HarmonicDyne Helios review: a worthy contender

HarmonicDyne Helios review

Helios is the Greek name for the Sun and it’s also the name HarmonicDyne, a new contender in the headphones arena, chose for their first product. A bold name, maybe, and also one that I thought was connected to the signature – as the Sun is bright, so I thought were the HarmonicDyne Helios. They’re not, opting for a more traditional V-shaped approach instead.

Disclaimer: Linsoul kindly sent me this unit for free. The HarmonicDyne Helios retails for $179.

Buy from Linsoul for $179

TL;DR: recap

Metal and wood build

Well-made V-shaped signature

Very good technical ability

Great detail level

Massive size

Rating: 8.5/10

Packaging & Accessories

The packaging was quite simple, not to say spartan: the cardboard box only held the headphones and the cable. If that’s a measure to cut costs, I’m all for it!

Design & Comfort

HarmonicDyne Helios

HarmonicDyne takes pride in offering real wood and solid metal for the construction of the Helios. That’s in fact not an usual sight in low-price headphones, as those materials are more often found in higher-tiered products. This choice means that the looks are quite striking, while keeping some sort of elegance. I think the design is quite polarising as it is quite unique, with the earcups covered by a metal sheet with a peculiar decoration and HarmonicDyne’s logo.

HarmonicDyne Helios

The juxtaposition of metal and wood is quite nice and helps keep the design lighter than it would otherwise be. The frame is frankly massive, which is another thing that you could like or not. The frame is entirely made of metal with some plastic pieces used mainly for decorative purposes. That’s not usual at this price point, so praise to HarmonicDyne for doing this.

I must admit I’m not especially fond of the finish of the earcups. The wood appears matte and grainy, almost as if there was a veil applied on top. This makes the otherwise nice wood appear cheap and almost plasticky. Some work can probably make it look much better, with just a tiny bit of sanding and varnishing leading to a better result, but this should not be necessary in the first place in my opinion.

HarmonicDyne Helios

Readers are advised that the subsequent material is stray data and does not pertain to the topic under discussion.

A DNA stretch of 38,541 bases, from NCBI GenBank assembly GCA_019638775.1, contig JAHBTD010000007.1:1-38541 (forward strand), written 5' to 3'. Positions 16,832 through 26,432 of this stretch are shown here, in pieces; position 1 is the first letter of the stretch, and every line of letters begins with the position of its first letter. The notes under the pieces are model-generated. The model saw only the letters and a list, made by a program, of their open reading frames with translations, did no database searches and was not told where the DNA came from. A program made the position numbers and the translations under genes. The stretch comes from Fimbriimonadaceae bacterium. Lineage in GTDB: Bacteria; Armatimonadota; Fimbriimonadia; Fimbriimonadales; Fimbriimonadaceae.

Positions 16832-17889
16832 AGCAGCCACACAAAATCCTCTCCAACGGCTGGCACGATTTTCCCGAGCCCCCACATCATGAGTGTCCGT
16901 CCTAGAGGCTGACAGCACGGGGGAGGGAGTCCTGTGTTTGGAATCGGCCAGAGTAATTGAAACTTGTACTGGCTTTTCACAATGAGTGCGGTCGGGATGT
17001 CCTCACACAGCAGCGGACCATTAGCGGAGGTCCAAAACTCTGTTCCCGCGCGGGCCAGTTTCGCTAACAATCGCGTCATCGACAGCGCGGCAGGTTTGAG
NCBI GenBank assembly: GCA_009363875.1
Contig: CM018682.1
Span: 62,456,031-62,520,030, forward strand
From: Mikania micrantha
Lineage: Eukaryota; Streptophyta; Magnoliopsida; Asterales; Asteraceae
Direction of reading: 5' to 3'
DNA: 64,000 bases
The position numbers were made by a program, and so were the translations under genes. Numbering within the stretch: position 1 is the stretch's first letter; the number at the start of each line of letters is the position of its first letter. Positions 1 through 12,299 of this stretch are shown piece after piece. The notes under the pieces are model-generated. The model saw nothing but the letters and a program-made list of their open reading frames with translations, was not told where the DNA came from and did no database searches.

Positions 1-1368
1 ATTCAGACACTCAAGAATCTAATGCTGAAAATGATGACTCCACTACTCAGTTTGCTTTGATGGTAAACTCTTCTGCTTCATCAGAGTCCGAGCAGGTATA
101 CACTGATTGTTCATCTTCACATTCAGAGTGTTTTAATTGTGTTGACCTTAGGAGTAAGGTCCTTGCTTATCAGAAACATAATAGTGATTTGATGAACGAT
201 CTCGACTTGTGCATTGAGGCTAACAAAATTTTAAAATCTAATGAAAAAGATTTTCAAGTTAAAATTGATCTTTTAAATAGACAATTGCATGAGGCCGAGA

Despite the large size, the HarmonicDyne Helios are not exactly light at 448 g (with the cable). Despite this, they offer a good level of comfort: although they are quite large, the generous cushioning make the Helios stay comfortable even after a few hours of use, which is actually quite remarkable. The earpads surprised me with how comfortable they are, as they are soft yet firm enough to keep the cups in place; they’re also covered in what looks (and feels) like Alcantara, which adds to the sensation of softness.

As they are  completely open, the HarmonicDyne Helios offer no passive isolation whatsoever. Not only do they not block sounds from entering the cups, but they don’t block them from going out either, so they’re not recommended for use in places where music can disturb other people (e.g. libraries, offices, etc).

The cable I got with the headphones is unremarkable, though in a good way: in terms of design it doesn’t really stand out, being covered in a black fabric sleeve, while from a functional standpoint the cable is quite soft and malleable, which helps make it comfortable to use. The 3.5 mm jack has a screw thread so that you can screw on an adapter to a 6.3 mm jack. At around 2 metres it is quite long, so there’s abundant length to use it in a variety of contexts. Linsoul’s website mentions that a balanced cable should be included, but it was not in my case.

Sound & Specs

I tested the HarmonicDyne Helios using a variety of gear, including an iFi nano iDSD Black Label and a Shanling M2X. I mostly used files in FLAC format and 16 bit, 44.1 kHz resolution.

HarmonicDyne Helios

Frequency response N/A
Impedance 16 Ω
Sensitivity N/A


The HarmonicDyne Helios offer a traditional V-shaped signature with emphasised bass and treble and relatively recessed midrange. Treble is especially prominent and stands out from the mix. The headphones are based on a 50 mm driver design which the company touts as being engineered in Germany. There is no information on the materials it is made of, except for the fact they’re composite. Impedance is quite low for full-sized headphones and makes it possible to use any device to power them, including mobile phones and notebooks.

One peculiarity about the HarmonicDyne Helios is how the drivers are positioned: they are angled so that they are partly facing forward. This is usually done to get a larger soundstage and improve imaging, as the angle imitates the diffusion of sounds typical of speakers. This theoretical premiss holds true in practice, as the Helios do in fact present you with a wide and decently deep soundstage and with accurate imaging; layering is what impresses me the most though, as there are various layers of depth that remain clearly separated. Instruments are well separated and retain their own individuality even in relatively complex tracks, with little mash-up; this is a testament to the good engineering of the drivers, as they are capable of reproducing quite a vast array of instruments with little effort.

Bass is powerful and deep enough to be felt and not just heard. Although it does not hit the deepest notes, it reaches ~40 Hz effortlessly, so it has quite a kick and the necessary depth to be immersive and strong. This is especially satisfying with electronic music, with tracks such as Monument (T.I.E. version) by Röyksopp that pack a punch and make you feel completely surrounded by the bass notes. On the other hand, though, bass becomes quite prominent in tracks such as Roberto Olzer’s Every Little Thing She Does Is Magic, with bass notes that emerge quite clearly from the mix; although they don’t cover the mids, they tend to still be more present than ideal. What I especially like, despite the emphasis, is that bass appears agile and fast, so it portrays even smallish details (e.g. the fingers on the strings or the hit on the drum) with very good accuracy. Detail is in fact what I like the best in the Helios’ bass.